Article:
The mood and excitement amongst motorsport lovers was this week almost palpable as they got ready for the pilgrimage to the diamond town of Jwaneng which hosts the return of the Toyota Gazoo Racing 1000 Kalahari Botswana Desert Race, popularly known as Mantshwabisi.
The Desert Race returns after a three year hiatus from Botswana soil, owing to Covid-19, and last year the event was held in Upington, South Africa. In 2019, the event was held in Selebi- Phikwe, first time out side Jwaneng.
For those heading to Jwaneng for an adrenaline filled weekend where both local and international motor bike riders and drivers will take on the 1000 gruelling terrain, accommodation is mainly on tented campsite in farms around Jwaneng.
The first day of the TDR, which is today will be trials where drivers and riders will do the routes and set the format for the Saturday official start-ups. Tommorow is the start of the real deal, one not be missed and President Mokgweetsi Masisi will flag off the motor category just after the Mayor of Jwaneng had flagged off the Bikes. The drivers will do the first loop of 500 kilometres while Sunday will be the completion of the last 500 kilometre loop of the race, followed by the Awards Ceremony.
Leading up to the event, which officially starts today and finishes on Sunday June 25, the organisers, Botswana Tourism Organisation (BTO), Botswana Motorsport and service providers engaged in vigorous activations around the country to hype up the mood around the event.
This culminated with a media conference lead by tourism minister Philda Kereng who took the media through the whole process of hosting the desert race again after 2 years, and especially back to Jwaneng.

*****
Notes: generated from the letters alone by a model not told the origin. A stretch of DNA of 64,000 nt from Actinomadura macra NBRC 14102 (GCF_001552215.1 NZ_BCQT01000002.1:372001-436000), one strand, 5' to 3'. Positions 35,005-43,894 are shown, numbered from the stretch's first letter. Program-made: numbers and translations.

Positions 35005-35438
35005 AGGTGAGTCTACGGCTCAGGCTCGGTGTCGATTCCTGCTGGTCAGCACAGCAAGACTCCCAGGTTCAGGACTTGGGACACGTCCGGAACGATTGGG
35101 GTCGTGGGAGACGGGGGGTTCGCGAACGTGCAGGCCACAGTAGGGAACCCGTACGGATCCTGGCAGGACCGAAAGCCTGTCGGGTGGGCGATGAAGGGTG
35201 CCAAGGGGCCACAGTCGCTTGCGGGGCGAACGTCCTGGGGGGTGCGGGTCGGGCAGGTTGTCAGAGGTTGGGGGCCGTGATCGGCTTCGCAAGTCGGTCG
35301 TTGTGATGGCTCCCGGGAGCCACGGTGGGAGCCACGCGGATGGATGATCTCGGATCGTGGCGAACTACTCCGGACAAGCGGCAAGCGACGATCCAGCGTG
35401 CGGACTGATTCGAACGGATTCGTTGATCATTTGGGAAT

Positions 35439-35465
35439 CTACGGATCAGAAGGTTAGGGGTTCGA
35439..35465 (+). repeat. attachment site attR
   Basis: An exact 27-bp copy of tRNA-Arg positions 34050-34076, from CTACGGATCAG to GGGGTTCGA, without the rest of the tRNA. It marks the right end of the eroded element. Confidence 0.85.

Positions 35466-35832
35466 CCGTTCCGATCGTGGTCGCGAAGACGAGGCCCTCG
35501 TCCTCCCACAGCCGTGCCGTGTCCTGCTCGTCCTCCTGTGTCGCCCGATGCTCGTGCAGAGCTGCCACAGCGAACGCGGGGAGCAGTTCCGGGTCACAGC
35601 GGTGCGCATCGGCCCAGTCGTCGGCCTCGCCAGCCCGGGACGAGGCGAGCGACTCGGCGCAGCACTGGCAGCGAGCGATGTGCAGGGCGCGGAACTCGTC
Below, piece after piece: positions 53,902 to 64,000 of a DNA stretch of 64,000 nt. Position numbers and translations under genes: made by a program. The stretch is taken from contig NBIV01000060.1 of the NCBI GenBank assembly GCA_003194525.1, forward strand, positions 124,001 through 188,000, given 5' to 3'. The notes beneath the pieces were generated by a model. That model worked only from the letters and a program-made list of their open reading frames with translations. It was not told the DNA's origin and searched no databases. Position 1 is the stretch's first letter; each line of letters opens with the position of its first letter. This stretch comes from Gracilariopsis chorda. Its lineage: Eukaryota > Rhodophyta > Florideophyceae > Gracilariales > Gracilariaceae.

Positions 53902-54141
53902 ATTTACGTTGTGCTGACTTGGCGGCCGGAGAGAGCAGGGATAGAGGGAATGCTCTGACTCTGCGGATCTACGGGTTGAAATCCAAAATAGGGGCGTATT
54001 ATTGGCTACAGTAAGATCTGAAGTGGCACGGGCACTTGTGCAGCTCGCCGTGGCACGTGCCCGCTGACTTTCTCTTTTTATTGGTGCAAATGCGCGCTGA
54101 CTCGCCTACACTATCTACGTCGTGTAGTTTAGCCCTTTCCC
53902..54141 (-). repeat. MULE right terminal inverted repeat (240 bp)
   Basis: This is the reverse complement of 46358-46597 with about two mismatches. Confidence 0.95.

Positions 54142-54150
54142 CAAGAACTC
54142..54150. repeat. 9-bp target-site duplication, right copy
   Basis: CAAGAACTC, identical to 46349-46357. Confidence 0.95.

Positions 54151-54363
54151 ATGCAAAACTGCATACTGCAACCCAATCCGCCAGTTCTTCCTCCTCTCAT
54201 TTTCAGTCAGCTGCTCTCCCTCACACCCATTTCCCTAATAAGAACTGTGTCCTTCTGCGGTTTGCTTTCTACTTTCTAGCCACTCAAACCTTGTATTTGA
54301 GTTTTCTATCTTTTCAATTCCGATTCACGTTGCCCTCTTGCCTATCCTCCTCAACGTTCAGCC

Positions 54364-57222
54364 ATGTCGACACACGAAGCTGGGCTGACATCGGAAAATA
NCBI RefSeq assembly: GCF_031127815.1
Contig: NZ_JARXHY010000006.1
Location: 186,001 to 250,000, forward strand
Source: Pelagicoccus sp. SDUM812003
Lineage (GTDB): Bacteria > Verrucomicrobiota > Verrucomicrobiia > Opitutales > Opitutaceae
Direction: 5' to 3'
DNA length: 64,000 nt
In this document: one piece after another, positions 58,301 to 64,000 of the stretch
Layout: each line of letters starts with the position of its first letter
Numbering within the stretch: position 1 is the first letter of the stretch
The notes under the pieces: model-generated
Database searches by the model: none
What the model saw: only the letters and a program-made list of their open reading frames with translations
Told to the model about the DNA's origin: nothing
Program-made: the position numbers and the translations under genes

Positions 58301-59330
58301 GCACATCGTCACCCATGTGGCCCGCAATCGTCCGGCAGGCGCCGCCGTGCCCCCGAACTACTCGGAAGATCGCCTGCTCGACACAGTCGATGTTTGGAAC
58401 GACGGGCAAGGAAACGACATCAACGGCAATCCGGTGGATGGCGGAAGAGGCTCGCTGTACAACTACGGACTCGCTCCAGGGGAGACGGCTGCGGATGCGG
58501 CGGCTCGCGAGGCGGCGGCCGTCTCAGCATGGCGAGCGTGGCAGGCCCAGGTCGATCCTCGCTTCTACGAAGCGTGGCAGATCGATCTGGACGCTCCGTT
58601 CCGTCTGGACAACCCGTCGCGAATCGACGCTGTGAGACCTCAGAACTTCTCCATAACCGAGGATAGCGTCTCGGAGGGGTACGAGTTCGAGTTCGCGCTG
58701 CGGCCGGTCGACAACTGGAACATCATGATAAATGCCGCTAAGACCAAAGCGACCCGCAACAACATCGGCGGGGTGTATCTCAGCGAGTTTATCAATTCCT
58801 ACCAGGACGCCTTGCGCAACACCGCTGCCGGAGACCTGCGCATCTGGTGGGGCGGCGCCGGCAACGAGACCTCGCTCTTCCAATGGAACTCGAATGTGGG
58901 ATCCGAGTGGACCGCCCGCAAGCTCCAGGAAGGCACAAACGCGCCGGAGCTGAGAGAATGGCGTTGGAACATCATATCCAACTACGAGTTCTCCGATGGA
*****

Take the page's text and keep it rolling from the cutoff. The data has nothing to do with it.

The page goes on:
“The Toyota Desert Race is one of the best things to happen after Covid-19, demonstrating that the tourism Industry which suffered the effects of the pandemic was recovering. This recovery emphasises on (MICE) – Meetings, Incentives, Conferences and Events. We are developing a MICE Strategy which will guide different ministries on hosting events, while promoting tourism,” She told the media.
Kereng was quick to highlight that the Desert Race was being held, like other events in line with the revised tourism policy which emphasises the diversification of the tourism product offering. This, she said was to move away from the wildlife tourism. She said the event among others seeks to promotion domestic tourism.
According to Kereng, the Desert Race promotes sport tourism, while at the same time offers an opportunity for the tourism value chain beneficiation for various sectors like the transport sector, the hospitality sector, tour operators, small business owners, and farm owners among the whole list.
She also indicated that all the stakeholders in the Jwaneng and surrounding communities have been consulted, and engaged on the activities of the event, and also cautioned on safety measures as the motor bikes and vehicles racing in the event will be traversing their areas.